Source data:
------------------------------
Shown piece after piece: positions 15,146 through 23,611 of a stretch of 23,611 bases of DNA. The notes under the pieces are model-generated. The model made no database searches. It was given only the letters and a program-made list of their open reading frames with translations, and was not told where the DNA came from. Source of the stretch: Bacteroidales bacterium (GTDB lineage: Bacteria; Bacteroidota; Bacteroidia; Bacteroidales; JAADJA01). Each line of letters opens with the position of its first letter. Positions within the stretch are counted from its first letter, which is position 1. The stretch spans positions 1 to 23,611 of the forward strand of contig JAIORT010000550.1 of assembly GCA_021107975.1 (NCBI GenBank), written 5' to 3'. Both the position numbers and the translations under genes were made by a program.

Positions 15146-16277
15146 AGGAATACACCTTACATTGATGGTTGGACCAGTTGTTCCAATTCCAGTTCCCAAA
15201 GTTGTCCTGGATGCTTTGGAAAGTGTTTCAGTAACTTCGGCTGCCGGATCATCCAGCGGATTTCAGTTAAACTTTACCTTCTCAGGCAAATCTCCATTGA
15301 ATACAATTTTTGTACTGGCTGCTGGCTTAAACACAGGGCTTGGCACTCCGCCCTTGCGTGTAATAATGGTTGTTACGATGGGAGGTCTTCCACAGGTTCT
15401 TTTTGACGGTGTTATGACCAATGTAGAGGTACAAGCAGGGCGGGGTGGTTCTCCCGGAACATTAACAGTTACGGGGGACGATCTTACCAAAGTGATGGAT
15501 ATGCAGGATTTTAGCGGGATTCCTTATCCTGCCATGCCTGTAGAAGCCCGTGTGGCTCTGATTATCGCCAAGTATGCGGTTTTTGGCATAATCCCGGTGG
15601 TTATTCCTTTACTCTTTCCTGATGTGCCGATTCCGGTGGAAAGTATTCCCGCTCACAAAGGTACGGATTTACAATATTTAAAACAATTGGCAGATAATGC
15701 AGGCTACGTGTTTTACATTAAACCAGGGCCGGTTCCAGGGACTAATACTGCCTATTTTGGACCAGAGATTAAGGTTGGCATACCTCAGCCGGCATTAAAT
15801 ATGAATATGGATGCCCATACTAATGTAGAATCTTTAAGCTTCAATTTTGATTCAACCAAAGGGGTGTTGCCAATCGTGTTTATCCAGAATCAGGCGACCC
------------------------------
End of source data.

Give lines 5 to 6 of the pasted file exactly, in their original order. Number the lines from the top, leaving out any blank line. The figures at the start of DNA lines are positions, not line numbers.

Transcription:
15301 ATACAATTTTTGTACTGGCTGCTGGCTTAAACACAGGGCTTGGCACTCCGCCCTTGCGTGTAATAATGGTTGTTACGATGGGAGGTCTTCCACAGGTTCT
15401 TTTTGACGGTGTTATGACCAATGTAGAGGTACAAGCAGGGCGGGGTGGTTCTCCCGGAACATTAACAGTTACGGGGGACGATCTTACCAAAGTGATGGAT